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The Supreme Court Wednesday turned down North Carolina's request to pretty please let it at least suppress some voting in time for this fall's election, because the state worries too many of the wrong people might show up and vote against the people who passed the voting restrictions in the first place. How is that even fair? The Court did not issue any explanation for denying the state's petition to stay enforcement of a July 29 decision tossing out voting restrictions that the Fourth District Court of Appeals said were designed to "target African-Americans with almost surgical precision."

The state had asked the Supremes to just let it reinstate three of its itty-bitty voter suppression measures -- a strict voter ID requirement restricting the kinds of acceptable photo ID, elimination of some early voting, and allowing registration of 17-year-olds who'd turn 18 by Election Day -- because failure to keep them in place would cause "confusion" among voters. Yes, they really argued voters might stay home if voting remained easy, because they'd so been looking forward to being excluded from voting, but the prospect of being able to vote would simply make their poor brains shut down.

Also laughable: Although North Carolina presented the request for the stay as an "emergency" request, the state waited 17 days after the appeals court ruling to file.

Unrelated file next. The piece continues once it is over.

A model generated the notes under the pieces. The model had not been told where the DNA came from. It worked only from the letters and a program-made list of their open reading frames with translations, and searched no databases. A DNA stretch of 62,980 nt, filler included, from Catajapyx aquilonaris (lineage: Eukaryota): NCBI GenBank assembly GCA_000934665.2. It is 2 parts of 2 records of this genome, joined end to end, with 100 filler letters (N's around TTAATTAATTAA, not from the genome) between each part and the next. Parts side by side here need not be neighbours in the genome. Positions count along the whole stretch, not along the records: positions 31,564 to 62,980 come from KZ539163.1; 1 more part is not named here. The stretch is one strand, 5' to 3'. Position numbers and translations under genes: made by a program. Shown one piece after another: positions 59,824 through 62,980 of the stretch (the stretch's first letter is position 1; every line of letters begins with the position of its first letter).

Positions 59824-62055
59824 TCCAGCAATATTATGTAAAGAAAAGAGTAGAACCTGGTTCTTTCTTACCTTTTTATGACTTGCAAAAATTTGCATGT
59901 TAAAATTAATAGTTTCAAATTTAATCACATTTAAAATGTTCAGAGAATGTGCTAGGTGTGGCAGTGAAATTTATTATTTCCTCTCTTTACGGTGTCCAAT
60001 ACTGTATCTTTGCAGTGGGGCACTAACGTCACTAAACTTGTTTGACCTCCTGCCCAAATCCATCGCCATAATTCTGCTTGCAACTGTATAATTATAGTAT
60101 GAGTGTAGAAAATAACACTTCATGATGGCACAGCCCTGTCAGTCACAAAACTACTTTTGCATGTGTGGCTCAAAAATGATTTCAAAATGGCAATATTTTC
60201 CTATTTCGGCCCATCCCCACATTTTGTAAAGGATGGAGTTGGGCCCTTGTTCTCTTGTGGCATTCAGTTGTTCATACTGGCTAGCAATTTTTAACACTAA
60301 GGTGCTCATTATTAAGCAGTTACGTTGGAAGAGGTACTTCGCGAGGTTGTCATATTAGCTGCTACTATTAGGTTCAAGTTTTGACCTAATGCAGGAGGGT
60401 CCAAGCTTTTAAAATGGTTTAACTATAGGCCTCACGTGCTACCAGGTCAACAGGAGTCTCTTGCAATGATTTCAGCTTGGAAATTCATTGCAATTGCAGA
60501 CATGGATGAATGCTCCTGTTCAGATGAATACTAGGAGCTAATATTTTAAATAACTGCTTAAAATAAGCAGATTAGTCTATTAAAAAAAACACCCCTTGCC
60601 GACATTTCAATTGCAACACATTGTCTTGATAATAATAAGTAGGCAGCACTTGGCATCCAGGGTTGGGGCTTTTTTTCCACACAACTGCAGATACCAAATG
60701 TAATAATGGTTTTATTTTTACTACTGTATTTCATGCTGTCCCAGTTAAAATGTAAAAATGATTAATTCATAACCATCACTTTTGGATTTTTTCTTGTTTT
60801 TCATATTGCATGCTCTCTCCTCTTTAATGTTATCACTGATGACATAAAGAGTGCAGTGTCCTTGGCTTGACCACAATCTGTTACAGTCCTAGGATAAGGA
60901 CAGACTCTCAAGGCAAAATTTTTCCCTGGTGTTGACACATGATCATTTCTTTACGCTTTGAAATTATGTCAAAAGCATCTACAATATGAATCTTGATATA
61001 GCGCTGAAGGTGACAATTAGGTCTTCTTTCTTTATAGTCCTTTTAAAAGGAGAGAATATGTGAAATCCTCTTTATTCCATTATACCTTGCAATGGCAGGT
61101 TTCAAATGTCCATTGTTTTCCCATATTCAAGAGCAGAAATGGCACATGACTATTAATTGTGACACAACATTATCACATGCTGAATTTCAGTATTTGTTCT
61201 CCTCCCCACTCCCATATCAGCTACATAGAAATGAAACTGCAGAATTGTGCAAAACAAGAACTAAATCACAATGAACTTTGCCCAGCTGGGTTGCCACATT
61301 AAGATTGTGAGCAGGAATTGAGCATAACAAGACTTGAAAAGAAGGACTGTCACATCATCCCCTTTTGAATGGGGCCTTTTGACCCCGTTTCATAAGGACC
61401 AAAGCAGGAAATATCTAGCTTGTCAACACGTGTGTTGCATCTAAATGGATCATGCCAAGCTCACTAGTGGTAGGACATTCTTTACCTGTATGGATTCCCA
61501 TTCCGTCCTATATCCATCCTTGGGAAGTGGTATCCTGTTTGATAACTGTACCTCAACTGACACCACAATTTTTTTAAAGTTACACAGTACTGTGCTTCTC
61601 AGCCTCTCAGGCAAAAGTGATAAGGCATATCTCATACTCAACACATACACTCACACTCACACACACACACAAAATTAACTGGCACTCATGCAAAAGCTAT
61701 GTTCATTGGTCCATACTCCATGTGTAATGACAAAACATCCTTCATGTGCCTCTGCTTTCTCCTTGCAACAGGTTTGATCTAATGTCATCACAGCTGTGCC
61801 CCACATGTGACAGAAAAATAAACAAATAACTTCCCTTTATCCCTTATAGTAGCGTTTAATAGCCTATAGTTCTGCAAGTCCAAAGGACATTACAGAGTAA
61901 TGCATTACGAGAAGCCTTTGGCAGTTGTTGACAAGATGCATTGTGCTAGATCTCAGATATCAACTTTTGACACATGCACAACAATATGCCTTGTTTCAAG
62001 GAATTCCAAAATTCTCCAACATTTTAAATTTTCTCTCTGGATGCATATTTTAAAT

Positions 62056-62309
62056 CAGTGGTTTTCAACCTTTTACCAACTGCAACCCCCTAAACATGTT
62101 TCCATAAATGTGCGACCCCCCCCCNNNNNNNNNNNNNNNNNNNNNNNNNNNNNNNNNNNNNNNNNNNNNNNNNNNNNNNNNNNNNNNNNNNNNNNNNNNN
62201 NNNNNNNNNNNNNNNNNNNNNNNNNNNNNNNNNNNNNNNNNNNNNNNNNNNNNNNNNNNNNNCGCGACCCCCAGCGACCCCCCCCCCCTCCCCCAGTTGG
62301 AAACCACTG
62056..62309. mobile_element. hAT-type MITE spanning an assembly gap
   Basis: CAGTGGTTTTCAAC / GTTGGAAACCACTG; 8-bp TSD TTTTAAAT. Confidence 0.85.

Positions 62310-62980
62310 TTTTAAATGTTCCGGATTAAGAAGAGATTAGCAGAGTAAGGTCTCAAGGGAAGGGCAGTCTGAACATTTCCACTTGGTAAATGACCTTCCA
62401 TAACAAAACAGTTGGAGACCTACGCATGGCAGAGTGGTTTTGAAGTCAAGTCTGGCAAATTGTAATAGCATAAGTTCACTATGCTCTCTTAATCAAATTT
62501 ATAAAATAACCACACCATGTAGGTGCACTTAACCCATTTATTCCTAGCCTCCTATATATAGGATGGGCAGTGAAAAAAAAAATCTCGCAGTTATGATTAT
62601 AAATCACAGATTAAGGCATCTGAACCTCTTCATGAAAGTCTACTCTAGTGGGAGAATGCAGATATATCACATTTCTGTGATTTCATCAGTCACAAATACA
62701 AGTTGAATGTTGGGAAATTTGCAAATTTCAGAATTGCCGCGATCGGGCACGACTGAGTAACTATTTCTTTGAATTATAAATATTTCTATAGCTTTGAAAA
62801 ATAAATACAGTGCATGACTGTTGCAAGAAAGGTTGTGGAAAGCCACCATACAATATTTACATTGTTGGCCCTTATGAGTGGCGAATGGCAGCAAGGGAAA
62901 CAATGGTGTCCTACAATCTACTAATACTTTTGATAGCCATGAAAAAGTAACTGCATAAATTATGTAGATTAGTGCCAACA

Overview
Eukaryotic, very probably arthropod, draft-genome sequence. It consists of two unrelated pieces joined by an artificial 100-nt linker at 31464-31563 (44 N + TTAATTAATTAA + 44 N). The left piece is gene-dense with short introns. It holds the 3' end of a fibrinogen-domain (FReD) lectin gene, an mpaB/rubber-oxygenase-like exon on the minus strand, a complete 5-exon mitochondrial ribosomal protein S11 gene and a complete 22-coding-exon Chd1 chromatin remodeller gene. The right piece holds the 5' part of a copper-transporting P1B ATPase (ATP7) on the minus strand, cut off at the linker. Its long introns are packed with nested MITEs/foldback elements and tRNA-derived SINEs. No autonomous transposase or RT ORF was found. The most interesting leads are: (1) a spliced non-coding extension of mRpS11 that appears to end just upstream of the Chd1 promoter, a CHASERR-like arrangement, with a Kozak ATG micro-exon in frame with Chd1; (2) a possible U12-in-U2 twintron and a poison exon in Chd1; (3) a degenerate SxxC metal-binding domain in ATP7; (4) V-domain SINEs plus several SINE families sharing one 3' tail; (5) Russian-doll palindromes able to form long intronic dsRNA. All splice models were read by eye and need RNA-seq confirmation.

The breakdown among the justices was about exactly what you'd expect: Justices Kagan, Sotomayor, Breyer, and Ginsburg nixed the petition altogether. On the voter ID and early voting elimination, John Roberts, Anthony Kennedy and Samuel Alito would have approved the request, while Clarence Thomas would have agreed to all three restrictions (and probably wanted to suggest some additional ones they could try).

With the resulting 4-4 tie, the lower court ruling holds, and North Carolina will just have to find a way to deal with all those unwashed confused people who want to vote. We believe in you, North Carolina. You can probably manage this, especially since it's simply a matter of going back to how things were before you passed your terrible law in 2013.

[HuffPo / NYT / Mother Jones]

Doktor Zoom

Doktor Zoom's real name is Marty Kelley, and he lives in the wilds of Boise, Idaho. He is not a medical doctor, but does have a real PhD in Rhetoric. You should definitely donate some money to this little mommyblog where he has finally found acceptance and cat pictures. He is on maternity leave until 2033. Here is his Twitter, also. His quest to avoid prolixity is not going so great.

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